Freed but not liberated

2012-07-07 10:47

A lost youth, 19 years of imprisonment and empty promises

Ballyduff is not much more than a dirt road outside the town of Bethlehem in the Free State, with farmhouses and cattle sheds scattered across the undulating hills. Fusi Mofokeng (45) points at a white sign that reads: Trailer Repair Centre.

“The police car drove up here and the ANC men were over there, and they started shooting.”

This pastoral setting, with the sun rising above a lake nestled between the hills, was the scene of a crime that ruined the lives of Mofokeng and Tshokolo Mokoena (50).

Their release, after 19 years of imprisonment, was brought about by a sustained campaign by the local community, churches, ANC members and the Wits Justice Project, and was celebrated on Freedom Day last year.

Local dignitaries promised to help them build a house and find work.

Mokoena works as a welder for the municipality and Mofokeng was given a job as a mechanic at the municipal workshop.

But they are still struggling to rebuild their lives, while facing stringent parole conditions and unfulfilled promises.

Last week, as a result of President Jacob Zuma’s Freedom Day announcement of remission of sentence, the department of correctional services informed them that their parole would end in 2013 instead of 2050.

“We are not happy about this,” says Mofokeng. “We are innocent and should not be on parole in the first place.

We want our criminal records expunged. And, as we have lost 19 years of our lives, we want to be compensated. It’s painful to speak to people of our age in Bethlehem who own property and have families.”

On April 2 1992, a shoot-out took place just outside Bethlehem between an ANC Self-Defence Unit (SDU) and the Bethlehem police.

A 22-year-old police officer was killed and another was critically injured. Afterwards, the SDU men seriously injured a farmer who tried to bring them to the police.

Mofokeng’s brother-in-law, Johannes Nxala, was part of the SDU operation to ferry guns to KwaZulu-Natal, where the ANC was embroiled in an armed fight with the IFP. Their vehicle broke down in Ballyduff.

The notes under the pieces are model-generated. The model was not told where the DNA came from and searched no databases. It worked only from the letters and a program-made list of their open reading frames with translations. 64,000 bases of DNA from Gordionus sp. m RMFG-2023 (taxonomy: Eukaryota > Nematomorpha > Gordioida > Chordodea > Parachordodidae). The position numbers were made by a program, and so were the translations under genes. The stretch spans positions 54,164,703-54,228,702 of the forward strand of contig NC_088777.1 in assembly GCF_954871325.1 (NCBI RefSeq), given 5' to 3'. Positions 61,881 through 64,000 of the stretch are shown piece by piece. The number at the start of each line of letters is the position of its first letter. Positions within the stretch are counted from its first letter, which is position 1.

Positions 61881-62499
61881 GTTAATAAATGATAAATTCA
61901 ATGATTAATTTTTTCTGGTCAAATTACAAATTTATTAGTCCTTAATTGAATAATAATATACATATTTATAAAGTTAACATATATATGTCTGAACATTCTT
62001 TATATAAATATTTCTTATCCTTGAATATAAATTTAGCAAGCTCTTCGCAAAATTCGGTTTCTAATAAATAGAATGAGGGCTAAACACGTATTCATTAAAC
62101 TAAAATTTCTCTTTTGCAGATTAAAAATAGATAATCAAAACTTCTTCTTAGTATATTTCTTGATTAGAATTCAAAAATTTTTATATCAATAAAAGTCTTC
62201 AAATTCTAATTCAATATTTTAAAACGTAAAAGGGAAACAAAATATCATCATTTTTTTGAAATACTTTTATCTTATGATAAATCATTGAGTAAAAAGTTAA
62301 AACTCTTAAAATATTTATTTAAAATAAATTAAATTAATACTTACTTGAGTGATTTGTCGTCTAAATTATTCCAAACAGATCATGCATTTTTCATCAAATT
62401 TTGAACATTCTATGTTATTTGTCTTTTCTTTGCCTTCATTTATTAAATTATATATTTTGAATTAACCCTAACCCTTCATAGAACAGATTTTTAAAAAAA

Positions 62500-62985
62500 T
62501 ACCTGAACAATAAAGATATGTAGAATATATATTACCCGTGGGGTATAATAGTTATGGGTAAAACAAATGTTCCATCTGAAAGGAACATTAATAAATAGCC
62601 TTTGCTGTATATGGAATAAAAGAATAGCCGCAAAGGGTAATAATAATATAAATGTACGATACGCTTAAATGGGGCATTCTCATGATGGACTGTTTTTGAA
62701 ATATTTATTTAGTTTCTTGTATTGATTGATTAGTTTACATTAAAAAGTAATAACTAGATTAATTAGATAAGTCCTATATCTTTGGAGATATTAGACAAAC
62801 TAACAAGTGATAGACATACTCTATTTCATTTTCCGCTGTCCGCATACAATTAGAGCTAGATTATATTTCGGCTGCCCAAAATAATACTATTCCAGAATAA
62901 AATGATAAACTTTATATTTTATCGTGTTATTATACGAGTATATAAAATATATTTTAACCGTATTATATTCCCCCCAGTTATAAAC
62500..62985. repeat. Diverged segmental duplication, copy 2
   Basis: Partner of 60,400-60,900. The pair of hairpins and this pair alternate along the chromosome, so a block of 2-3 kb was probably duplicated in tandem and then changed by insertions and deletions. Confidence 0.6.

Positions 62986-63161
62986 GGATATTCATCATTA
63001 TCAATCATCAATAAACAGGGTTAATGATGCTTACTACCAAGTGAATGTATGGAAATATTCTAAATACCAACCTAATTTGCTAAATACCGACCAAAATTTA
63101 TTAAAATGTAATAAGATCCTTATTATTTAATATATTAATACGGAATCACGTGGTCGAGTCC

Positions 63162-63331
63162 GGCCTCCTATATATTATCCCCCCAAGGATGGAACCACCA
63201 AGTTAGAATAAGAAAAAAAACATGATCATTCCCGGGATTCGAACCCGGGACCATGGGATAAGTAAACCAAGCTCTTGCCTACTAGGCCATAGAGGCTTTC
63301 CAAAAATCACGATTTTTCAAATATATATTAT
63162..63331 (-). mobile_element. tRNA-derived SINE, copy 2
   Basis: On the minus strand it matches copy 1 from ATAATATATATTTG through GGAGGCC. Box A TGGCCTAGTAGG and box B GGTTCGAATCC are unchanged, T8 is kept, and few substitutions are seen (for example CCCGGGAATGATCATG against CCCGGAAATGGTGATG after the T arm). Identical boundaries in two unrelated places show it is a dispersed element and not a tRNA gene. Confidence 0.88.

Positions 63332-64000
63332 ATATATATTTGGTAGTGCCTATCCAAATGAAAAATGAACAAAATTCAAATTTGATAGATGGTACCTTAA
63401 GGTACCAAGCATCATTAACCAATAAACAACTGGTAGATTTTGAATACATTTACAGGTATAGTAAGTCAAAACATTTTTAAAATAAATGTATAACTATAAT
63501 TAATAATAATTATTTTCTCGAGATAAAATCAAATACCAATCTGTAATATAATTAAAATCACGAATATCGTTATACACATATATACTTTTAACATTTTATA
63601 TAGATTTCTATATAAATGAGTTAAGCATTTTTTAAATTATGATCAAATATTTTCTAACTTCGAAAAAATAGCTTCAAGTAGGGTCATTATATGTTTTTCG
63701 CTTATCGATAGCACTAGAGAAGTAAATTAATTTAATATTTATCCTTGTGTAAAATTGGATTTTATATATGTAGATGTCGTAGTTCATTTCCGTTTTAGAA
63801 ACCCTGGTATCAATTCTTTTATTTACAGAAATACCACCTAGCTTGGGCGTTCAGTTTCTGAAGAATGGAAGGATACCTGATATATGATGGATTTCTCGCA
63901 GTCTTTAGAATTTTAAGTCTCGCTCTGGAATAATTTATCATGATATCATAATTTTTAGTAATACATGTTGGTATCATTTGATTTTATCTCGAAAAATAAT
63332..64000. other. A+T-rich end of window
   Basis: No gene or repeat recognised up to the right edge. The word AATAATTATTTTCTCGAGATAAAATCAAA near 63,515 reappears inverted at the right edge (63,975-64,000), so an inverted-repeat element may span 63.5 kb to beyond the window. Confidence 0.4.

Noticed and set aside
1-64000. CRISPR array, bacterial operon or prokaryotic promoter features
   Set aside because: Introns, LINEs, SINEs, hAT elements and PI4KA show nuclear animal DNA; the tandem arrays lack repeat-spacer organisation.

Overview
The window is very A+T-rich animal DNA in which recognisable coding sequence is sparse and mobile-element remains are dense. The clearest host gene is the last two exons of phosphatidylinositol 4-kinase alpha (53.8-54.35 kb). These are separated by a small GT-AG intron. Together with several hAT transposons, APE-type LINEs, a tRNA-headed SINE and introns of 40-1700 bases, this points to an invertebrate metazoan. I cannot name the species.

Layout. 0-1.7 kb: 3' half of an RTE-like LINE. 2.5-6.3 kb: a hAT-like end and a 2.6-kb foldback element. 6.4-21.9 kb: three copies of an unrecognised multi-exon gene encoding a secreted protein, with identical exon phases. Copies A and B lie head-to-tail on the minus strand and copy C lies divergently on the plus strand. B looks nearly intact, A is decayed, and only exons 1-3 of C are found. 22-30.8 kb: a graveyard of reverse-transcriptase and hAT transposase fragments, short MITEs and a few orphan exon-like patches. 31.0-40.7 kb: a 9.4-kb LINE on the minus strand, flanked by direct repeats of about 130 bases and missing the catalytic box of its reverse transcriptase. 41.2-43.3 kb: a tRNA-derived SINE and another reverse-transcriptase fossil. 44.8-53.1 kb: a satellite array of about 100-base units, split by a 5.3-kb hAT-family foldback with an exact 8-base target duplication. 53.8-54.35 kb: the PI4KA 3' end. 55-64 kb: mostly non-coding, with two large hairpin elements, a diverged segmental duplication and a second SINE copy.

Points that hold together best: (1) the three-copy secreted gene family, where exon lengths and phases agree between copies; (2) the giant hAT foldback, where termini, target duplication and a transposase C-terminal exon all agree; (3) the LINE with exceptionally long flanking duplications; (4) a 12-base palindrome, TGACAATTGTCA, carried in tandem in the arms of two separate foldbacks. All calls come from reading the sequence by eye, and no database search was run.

The security forces swooped into Bethlehem the day after the armed fight and arrested a few SDU members. When they found out Nxala and Mofokeng were related, Mofokeng’s house was raided and he was arrested.

Because Mokoena had visited his friend earlier that day, he was also arrested. The two friends were sentenced to life for murder and armed robbery under the doctrine of common purpose.

The rest of the SDU members confessed their crime and were awarded amnesty by the Truth and Reconciliation Commission (TRC) in 1998.

But Mofokeng and Mokoena continued to protest their innocence and told the TRC they could not confess to a crime they did not commit.

In an ironic twist of fate, the SDU members regained their freedom, while Mofokeng and Mokoena returned to prison.

Mofokeng’s manager, Johan Delport, is convinced a bright future awaits his employee.

Delport says: “Fusi has great potential. He works hard, has high standards, is always on time and he is an intelligent guy.”

Despite a private phone call made by Minister of Correctional Services Nosiviwe Mapisa-Nqakula last month, during which she promised to relax their parole conditions, both men still have to be home every day by 6pm.

Victoria Mofokeng, Fusi’s sister, lives in a modest house in Bohlokong, a township close to Bethlehem.

Mokoena, who lives with his sister and nephew down the road, lost both parents while he was in jail. He was not permitted to attend their funerals.

The mayor of Bethlehem promised them their own dwellings during Freedom Day celebrations last year. But both are still waiting.

Mofokeng and Mokoena frequently visit the sites in Bohlokong that are designated for construction, but nothing seems to have materialised.
 
Mokoena says: “The mayor promised us we could build a house on one of the sites and Thabo Manyoni, the deputy chair of the ANC in the Free State, said the ANC would help with the building material for the house. But nothing has happened.”

The mayor of Bethlehem, Thjetani Mofokeng (no relation), says: “The local community has been involved with Fusi and Tshokolo for years.

We have provided both men with work in the municipality and we are aware that they have to live with their families. I have a firm commitment to provide them with a site where they can build a house.”

But Manyoni is not convinced, saying that the two men lost their youth and the opportunity to be normal South Africans because of a miscarriage of justice.

All Mofokeng and Mokoena can do for the moment is imagine their own home on one of the designated building sites. They are eyeing an open field surrounded by houses in the centre of Bohlokong.

Mofokeng concludes: “There are so many people in our churches, families, civil society and friends who have supported us while we were jailed and after we were released.

“They want the best for us in our lives. But we will rest only when our names are cleared and our suffering is compensated. That is when
we are truly free.”

» Hopkins is a journalist with the Wits Justice Project, which investigates alleged miscarriages of justice


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